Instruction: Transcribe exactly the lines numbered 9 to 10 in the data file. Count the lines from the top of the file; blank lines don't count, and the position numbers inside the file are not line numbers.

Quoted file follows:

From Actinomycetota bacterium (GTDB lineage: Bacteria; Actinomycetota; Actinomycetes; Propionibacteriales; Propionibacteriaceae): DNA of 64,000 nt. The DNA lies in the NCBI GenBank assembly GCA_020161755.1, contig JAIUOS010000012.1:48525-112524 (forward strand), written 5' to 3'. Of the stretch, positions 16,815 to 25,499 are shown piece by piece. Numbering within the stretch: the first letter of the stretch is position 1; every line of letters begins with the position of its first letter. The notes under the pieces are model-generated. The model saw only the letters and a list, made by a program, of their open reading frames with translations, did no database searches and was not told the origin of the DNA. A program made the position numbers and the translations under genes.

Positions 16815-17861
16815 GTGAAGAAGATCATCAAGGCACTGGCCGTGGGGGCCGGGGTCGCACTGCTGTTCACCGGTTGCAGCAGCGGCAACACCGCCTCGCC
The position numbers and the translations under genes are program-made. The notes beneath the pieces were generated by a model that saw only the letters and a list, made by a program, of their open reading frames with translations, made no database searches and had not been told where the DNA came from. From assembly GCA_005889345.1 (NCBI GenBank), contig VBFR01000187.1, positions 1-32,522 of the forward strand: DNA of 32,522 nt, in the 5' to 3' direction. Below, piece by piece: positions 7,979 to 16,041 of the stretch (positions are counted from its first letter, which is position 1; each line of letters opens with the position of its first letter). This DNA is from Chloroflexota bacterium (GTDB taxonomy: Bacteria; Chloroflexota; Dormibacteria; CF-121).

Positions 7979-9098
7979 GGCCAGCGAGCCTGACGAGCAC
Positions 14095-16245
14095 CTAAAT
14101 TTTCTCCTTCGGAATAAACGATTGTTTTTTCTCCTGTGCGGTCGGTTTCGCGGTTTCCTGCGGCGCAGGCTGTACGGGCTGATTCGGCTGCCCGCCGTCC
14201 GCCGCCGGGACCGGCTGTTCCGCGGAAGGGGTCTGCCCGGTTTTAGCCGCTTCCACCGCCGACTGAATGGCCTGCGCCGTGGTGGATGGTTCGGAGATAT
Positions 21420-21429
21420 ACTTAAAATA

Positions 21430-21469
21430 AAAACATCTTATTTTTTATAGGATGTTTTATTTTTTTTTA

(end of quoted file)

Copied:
14101 TTTCTCCTTCGGAATAAACGATTGTTTTTTCTCCTGTGCGGTCGGTTTCGCGGTTTCCTGCGGCGCAGGCTGTACGGGCTGATTCGGCTGCCCGCCGTCC
14201 GCCGCCGGGACCGGCTGTTCCGCGGAAGGGGTCTGCCCGGTTTTAGCCGCTTCCACCGCCGACTGAATGGCCTGCGCCGTGGTGGATGGTTCGGAGATAT